Baseball Crank
Covering the Front and Back Pages of the Newspaper
September 26, 2008
POLITICS: The First McCain-Obama Debate

I kinda hate writing up debates, given the extent to which posts get pored over for any sign of conceding that my side did anything but slaughter the opposition. That said, let's take on a few points about tonight's debate.

(1) This was a great debate. Fiesty, back and forth - there was too much crosstalk, but this was not just a stilted debate of the type that, frankly, you get when George W. Bush is involved. Jim Lehrer sounded old and wheezy but did manage to get the candidates to go after each other.

(2) If I had to use a word to describe Obama tonight, it would be "lawyerly" - he interrupted McCain repeatedly, he let nothing pass without a response. He was well prepared, didn't stammer as much as in past debates and had clearly worked on smiling rather than staring at his shoes when criticized. It was, in fact, a stronger presentation than his past debate performances, although as usual he had no memorable lines. Obviously there were a number of things he said that didn't hold water, but I'm not feeling energetic enough to wade into all that just yet.

(3) The upside for McCain is that he was highly energetic, and probably went a long way to dispelling concerns about his age. His effortless mastery of foreign policy and repeated and pointed dismissals of Obama's naivete were brilliant (Obama really doesn't know the difference between a tactic and a strategy), although on a number of occasions you could see that - betraying the fact that he was winging it - he was rushing to cover vast swathes of ground in a single answer without a prepared spiel. I suppose it was inevitable that he'd refuse to get sucked into the endless debate about the decision to go to war in Iraq. He eventually got good shots in on the surge but never quite cleanly explained how Obama was willing to lose the war. Probably the highlight for McCain was mocking Obama's idea that you could just disavow things said by Ahmedinejad once you've agreed to meet with him. McCain did start building the case that Obama's too far to the left to work across the aisle, but needs to ratchet that case up with specifics in the future.

(4) In general, I suspect this debate comes as a positive for both candidates, but isn't the game-changer the past 10 days of polling sugests McCain needs. Probably my biggest disappointment, among a couple of places where McCain let Obama off the hook, was failing to lay into him as he did in the speech here for Obama's obstruction of reforms McCain had pushed to head off a key element of the credit crisis two years ago. When Obama started to say anything at all about how we got into the credit crisis, the response should have been a "how dare you" moment, and McCain just let him slide. He may live to regret that.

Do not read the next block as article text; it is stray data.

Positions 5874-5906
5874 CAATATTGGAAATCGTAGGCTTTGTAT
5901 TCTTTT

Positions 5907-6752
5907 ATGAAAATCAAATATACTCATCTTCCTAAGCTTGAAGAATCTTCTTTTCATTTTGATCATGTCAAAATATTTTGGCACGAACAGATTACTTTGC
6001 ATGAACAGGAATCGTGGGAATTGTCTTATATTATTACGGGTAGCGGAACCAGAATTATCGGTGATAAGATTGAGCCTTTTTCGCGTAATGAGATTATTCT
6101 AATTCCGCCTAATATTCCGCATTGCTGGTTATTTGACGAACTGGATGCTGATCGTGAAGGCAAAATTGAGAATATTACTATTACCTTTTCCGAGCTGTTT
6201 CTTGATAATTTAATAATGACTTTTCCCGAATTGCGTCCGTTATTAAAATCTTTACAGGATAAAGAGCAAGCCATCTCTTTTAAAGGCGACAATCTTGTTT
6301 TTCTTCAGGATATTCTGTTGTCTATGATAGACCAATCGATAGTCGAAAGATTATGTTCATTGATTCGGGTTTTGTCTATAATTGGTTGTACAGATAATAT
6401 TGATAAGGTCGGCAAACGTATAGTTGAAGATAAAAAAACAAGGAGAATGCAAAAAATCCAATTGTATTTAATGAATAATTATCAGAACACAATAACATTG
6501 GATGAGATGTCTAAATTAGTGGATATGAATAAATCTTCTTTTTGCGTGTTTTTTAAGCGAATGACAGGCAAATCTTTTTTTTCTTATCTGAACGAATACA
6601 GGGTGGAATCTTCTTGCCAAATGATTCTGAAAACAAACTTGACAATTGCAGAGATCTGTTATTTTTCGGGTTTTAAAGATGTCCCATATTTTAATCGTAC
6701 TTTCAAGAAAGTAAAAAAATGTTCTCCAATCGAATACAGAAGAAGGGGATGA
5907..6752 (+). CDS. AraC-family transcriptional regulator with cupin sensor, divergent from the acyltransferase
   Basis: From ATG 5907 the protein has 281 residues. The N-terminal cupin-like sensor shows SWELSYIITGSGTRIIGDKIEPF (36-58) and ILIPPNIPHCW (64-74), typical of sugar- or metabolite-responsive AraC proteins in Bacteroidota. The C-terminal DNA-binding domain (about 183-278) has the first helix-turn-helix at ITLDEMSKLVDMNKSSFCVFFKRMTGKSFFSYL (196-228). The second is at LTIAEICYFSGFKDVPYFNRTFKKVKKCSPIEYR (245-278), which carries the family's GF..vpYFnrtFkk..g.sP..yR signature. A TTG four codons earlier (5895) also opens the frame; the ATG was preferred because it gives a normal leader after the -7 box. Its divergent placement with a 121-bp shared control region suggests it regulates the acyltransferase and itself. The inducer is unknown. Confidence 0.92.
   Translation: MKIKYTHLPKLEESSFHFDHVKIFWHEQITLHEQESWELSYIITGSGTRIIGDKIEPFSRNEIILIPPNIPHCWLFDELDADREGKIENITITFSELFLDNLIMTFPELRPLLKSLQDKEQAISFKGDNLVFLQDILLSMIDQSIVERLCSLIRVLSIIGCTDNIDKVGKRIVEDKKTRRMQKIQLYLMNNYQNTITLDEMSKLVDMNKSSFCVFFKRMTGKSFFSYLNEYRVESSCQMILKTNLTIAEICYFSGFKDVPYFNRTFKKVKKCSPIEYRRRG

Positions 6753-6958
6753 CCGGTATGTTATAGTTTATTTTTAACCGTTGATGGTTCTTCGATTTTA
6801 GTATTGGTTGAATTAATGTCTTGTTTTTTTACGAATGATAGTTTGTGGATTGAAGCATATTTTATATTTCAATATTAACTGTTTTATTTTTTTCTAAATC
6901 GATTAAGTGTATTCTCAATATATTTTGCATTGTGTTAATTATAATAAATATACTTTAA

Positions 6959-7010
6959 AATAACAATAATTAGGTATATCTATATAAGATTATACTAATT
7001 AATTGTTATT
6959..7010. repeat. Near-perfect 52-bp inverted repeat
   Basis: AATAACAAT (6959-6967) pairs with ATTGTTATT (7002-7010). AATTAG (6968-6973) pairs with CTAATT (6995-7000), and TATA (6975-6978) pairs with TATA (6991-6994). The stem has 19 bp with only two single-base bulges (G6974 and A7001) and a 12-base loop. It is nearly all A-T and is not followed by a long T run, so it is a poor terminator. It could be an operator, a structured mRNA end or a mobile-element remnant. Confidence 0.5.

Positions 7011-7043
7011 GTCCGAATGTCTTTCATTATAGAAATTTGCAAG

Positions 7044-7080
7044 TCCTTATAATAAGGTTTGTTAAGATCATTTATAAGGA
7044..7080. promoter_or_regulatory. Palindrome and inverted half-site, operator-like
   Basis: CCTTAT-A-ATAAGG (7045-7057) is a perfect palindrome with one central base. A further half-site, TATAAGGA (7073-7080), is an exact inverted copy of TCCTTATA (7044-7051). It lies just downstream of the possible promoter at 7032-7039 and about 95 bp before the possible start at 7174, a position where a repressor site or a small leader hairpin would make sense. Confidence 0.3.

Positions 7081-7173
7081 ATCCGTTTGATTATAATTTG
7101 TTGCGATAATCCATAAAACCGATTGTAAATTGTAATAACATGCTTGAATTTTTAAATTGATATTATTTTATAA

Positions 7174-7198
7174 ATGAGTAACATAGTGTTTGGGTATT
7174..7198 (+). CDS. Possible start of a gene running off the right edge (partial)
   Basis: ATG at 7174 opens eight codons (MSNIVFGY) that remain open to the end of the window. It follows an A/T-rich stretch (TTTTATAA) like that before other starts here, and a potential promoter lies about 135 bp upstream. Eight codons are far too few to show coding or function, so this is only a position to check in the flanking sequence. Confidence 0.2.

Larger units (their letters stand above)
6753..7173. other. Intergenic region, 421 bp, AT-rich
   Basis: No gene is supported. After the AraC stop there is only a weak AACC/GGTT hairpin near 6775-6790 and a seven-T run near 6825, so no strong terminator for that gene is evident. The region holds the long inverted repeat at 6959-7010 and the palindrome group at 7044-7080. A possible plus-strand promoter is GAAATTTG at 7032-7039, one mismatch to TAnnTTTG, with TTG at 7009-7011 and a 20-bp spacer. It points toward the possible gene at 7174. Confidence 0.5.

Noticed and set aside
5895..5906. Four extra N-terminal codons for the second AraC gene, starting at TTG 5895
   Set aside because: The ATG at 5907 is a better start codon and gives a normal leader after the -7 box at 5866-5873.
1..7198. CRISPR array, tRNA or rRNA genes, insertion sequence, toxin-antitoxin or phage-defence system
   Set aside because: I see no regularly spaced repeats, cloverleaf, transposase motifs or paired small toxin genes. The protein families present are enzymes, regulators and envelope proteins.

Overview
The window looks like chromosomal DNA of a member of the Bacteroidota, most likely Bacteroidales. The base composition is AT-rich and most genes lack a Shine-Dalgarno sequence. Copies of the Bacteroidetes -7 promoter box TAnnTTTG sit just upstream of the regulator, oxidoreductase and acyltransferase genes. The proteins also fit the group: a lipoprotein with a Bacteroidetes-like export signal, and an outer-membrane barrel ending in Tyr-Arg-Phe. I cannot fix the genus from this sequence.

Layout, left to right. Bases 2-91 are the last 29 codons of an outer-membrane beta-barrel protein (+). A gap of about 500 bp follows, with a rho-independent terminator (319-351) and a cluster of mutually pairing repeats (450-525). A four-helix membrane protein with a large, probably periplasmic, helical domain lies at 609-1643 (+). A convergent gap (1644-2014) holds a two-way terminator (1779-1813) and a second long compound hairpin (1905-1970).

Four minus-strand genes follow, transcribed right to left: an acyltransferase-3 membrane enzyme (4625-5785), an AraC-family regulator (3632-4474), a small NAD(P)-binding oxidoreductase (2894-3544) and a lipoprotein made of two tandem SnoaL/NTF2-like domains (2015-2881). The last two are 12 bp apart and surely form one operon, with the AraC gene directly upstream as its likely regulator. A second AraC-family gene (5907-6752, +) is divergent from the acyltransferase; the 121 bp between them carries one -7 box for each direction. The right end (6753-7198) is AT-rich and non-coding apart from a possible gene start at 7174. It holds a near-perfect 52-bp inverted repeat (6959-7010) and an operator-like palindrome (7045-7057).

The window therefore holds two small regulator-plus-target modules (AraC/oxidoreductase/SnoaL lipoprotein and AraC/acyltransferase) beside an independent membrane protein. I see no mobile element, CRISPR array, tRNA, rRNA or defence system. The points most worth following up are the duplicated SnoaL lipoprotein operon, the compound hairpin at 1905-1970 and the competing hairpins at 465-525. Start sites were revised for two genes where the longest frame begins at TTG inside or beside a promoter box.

Posted by Baseball Crank at 11:08 PM | Politics 2008 • | Politics 2008 | Comments (15) | TrackBack (0)
Comments

In the Econ portion of the debate, Obama mentioned something about the FDR administration buying houses. With all the increase in government functions associated with FDR, I'm surprised that I've never read about any kind of a program of that nature, but I'm not suggesting that I am an unparalleled expert on that portion of history. I Googled the topic and found nothing, but that was perfunctory on my part. Did anyone else hear that line as I did, and does anyone know if it is factual?

Posted by: NRA Life Member at September 27, 2008 12:19 AM

Weren't Fannie Mae and/or Freddie Mac created then, albeit possibly in another guise, and didn't the extension of that program create what eventually became these entities - later to become privatized - after the return of WWII servicemen and women?

I'm no expert either, so I'm sure this isn't precisely accurate by any means.

Posted by: macsonix at September 27, 2008 1:56 AM

PS, I thought this debate made up a little bit of ground for McCain; he was on the attack throughout, as Crank noted, though he surely looked the worse for wear.

Overall, I'd say that he made points with the crowd who doesn't usually keep score. Soundbyte-wise, I figure McCain as a half-length ahead in a close finish. However, on a matrix of 20 subcategories, I was surprised to tally a total of 28 points to Obama and 21 to McCain.

His pounding down the point of excessive spending will resonate, as will the toughness he exhibited and his repeated reference to a lack of experience on the part of Obama, to a smaller degree methinks. Will it be enough?

Posted by: macsonix at September 27, 2008 2:04 AM

McCain said a lot of things I think people want to hear. I believe Obama misstated McCain's tax policy--I think McCain needs to point out that the rates he endorses are the ones we pay now and that Obama is looking to raise taxes in a recession.

Obama is a better debater than he is given credit for. Still, the things he said don't sound much like the things he said to beat Hillary. In fact, I wonder if the Left "win" this election what exactly they wil have won? An invasion of Pakistan? Who's this guy again?

Lefties cannot win running as lefties. Who knows if Obama is even a lefty?

Posted by: spongeworthy at September 27, 2008 8:13 AM

I think the debate was a draw, and the country wins as a result. Obama wants to link McCain withBush, and Bush was desperately to avoid such a link. Because the Bush presidency is already acknowledged as among the greatest disaster in American history. Go on everyone, admit it.

And Crank, McCain has to be a bit careful accusing Obama of any financial screwups--I was surprised that Obama didn't give a little history on the Keating 5 and the S&Ls. That too may come.

Lehrer was great--as was usual with politicians, neither would answer a question, and Lehrer wouldn't let them off the hook.

Posted by: Daryl Rosenblatt at September 27, 2008 9:28 AM

Daryl, the difference is that McCain has an answer to the Keating stuff: that he has 20 years' worth of record to show he learned his lessons from it. And now is old and wise enough to see Obama making some of the same mistakes.

Posted by: The Crank at September 27, 2008 9:36 AM